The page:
How a satellite found a tiny island—and made Canada a bit bigger

Discovered only about 50 years ago, Landsat Island off the country's Atlantic coast bears the name of the world's first Earth-observing satellite program.

By Nadia Drake
Published 26 Jul 2022, 10:52 BST
Landsat 1, launched in July 1972, was the first satellite designed to study Earth from orbit. The spacecraft is seen here in flight configuration with its solar panels deployed at the former GE plant in Valley Forge, Pennsylvania.
Photograph by NASA

Squint closely at a map of the North Atlantic, off the eastern coast of Canada’s Newfoundland and Labrador Province, and you’ll see … well, nothing. The uninhabited island that should be there is too tiny for even Google Maps to display.

Photograph by NASA

But nearly 50 years ago NASA’s first Earth-observing satellite, a joint project with the U.S. Geological Survey, picked up the island’s spectral signature from more than 500 miles high. The discovery increased Canada’s territorial area by 26.25 square miles—a modest expansion that nonetheless heralded an exciting accomplishment for the program today known as Landsat. In 1979 the outcrop was officially named Landsat Island, after the revolutionary eye-in-the-sky that had spotted it.

“It just totally changed the field of cartography,” Terry Sohl, a researcher with the USGS Earth Resources Observation and Science Centre, says of the program.

NASA might be better known for looking up at the stars, but the space agency’s satellites have also been staring down at our home world for half a century.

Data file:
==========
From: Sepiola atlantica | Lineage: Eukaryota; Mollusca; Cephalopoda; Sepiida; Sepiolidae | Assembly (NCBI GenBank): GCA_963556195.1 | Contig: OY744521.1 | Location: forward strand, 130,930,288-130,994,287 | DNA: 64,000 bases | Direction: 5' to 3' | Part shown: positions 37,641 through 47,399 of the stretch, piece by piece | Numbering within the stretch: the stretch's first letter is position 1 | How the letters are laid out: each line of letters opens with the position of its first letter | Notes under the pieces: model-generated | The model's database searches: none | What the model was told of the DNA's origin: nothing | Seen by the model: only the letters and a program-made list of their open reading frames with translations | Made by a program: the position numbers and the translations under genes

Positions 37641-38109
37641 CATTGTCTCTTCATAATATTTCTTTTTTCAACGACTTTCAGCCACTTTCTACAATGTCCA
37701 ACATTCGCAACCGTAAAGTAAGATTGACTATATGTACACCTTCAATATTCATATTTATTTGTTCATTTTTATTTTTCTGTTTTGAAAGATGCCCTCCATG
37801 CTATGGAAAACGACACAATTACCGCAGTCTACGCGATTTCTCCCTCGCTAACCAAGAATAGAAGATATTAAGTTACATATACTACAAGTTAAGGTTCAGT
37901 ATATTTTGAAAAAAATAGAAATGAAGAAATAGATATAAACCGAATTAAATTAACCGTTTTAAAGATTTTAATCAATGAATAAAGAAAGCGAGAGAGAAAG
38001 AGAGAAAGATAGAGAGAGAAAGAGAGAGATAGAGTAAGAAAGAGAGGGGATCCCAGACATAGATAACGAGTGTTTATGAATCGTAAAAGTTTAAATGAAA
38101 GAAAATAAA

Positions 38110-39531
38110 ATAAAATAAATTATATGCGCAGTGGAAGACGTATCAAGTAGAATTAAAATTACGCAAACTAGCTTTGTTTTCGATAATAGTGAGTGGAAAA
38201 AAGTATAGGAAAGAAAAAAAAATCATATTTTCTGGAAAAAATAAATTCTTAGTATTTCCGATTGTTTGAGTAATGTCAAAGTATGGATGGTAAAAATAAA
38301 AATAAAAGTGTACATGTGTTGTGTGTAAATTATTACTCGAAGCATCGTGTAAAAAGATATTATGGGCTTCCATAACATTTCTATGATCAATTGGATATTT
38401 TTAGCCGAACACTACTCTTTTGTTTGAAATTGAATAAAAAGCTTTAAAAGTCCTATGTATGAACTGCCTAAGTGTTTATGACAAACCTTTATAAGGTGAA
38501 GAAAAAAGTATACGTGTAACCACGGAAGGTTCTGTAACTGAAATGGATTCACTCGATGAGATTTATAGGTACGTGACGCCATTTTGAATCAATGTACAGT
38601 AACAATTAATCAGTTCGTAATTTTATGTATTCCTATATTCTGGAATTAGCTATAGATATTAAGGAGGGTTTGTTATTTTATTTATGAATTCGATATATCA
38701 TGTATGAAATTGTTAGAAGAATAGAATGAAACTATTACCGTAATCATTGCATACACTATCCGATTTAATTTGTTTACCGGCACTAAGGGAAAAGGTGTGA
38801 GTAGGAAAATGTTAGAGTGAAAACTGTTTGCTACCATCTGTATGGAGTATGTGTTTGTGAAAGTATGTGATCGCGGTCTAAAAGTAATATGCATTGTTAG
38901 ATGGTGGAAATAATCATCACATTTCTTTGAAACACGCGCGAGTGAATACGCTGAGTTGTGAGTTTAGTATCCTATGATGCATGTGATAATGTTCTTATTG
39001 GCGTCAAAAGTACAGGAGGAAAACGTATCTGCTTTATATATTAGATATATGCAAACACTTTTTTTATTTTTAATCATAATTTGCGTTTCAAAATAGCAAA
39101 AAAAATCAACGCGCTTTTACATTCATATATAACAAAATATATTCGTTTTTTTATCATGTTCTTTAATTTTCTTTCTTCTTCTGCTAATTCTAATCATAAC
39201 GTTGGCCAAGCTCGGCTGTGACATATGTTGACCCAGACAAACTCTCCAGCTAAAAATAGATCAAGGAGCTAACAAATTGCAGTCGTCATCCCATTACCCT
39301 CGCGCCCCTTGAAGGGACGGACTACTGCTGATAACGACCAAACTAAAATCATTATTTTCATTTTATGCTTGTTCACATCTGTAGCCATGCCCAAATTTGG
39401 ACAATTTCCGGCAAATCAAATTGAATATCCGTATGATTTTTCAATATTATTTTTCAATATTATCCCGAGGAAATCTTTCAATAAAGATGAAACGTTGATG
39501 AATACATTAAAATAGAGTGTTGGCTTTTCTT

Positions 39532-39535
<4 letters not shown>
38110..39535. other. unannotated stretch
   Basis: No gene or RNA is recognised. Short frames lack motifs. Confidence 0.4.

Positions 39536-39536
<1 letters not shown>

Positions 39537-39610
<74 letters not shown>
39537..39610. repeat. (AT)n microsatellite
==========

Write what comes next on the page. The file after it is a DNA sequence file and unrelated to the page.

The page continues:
Inspired by the space-based imagery of Earth returned during the Mercury and Gemini flights, the Earth Resources Technology Satellite took flight on July 23, 1972. A few years later, it would become known as Landsat 1. Still managed by NASA and the USGS, the Landsat program has become the longest-running Earth-observation enterprise in history.

Landsat Island, as photographed from a Canadian Coast Guard helicopter in 1997.
Photograph by David Gray

“If you think back to the mid-60s, the space race was going on, the U.S. public was enamoured with what was happening, and it was a unique idea to use that technology not only for military applications but to turn those cameras around and look at what’s happening on the Earth’s surface,” Sohl says. “People really didn’t know what to expect.”

Since 1972, nine Landsat satellites have populated Earth’s skies (although one—Landsat 6—didn’t reach orbit). Today three of them loop around the planet in polar orbits, staring at 115-mile-wide swaths of land and making highly detailed measurements. Every 16 days the same spots get another look by the same satellites. So over five decades of Earth-gazing, Landsat has compiled the most detailed record ever of our planet’s changing face.

“It has been a great program of discovery,” says NASA’s James Irons, who’s been a leader of the Landsat program for decades. “At the time of the Landsat 1 launch, not all of Earth was well mapped—the data were quite thin.”

And that set the stage for cartographer and pilot Elizabeth Fleming to use Landsat data to make an unusual mark on history.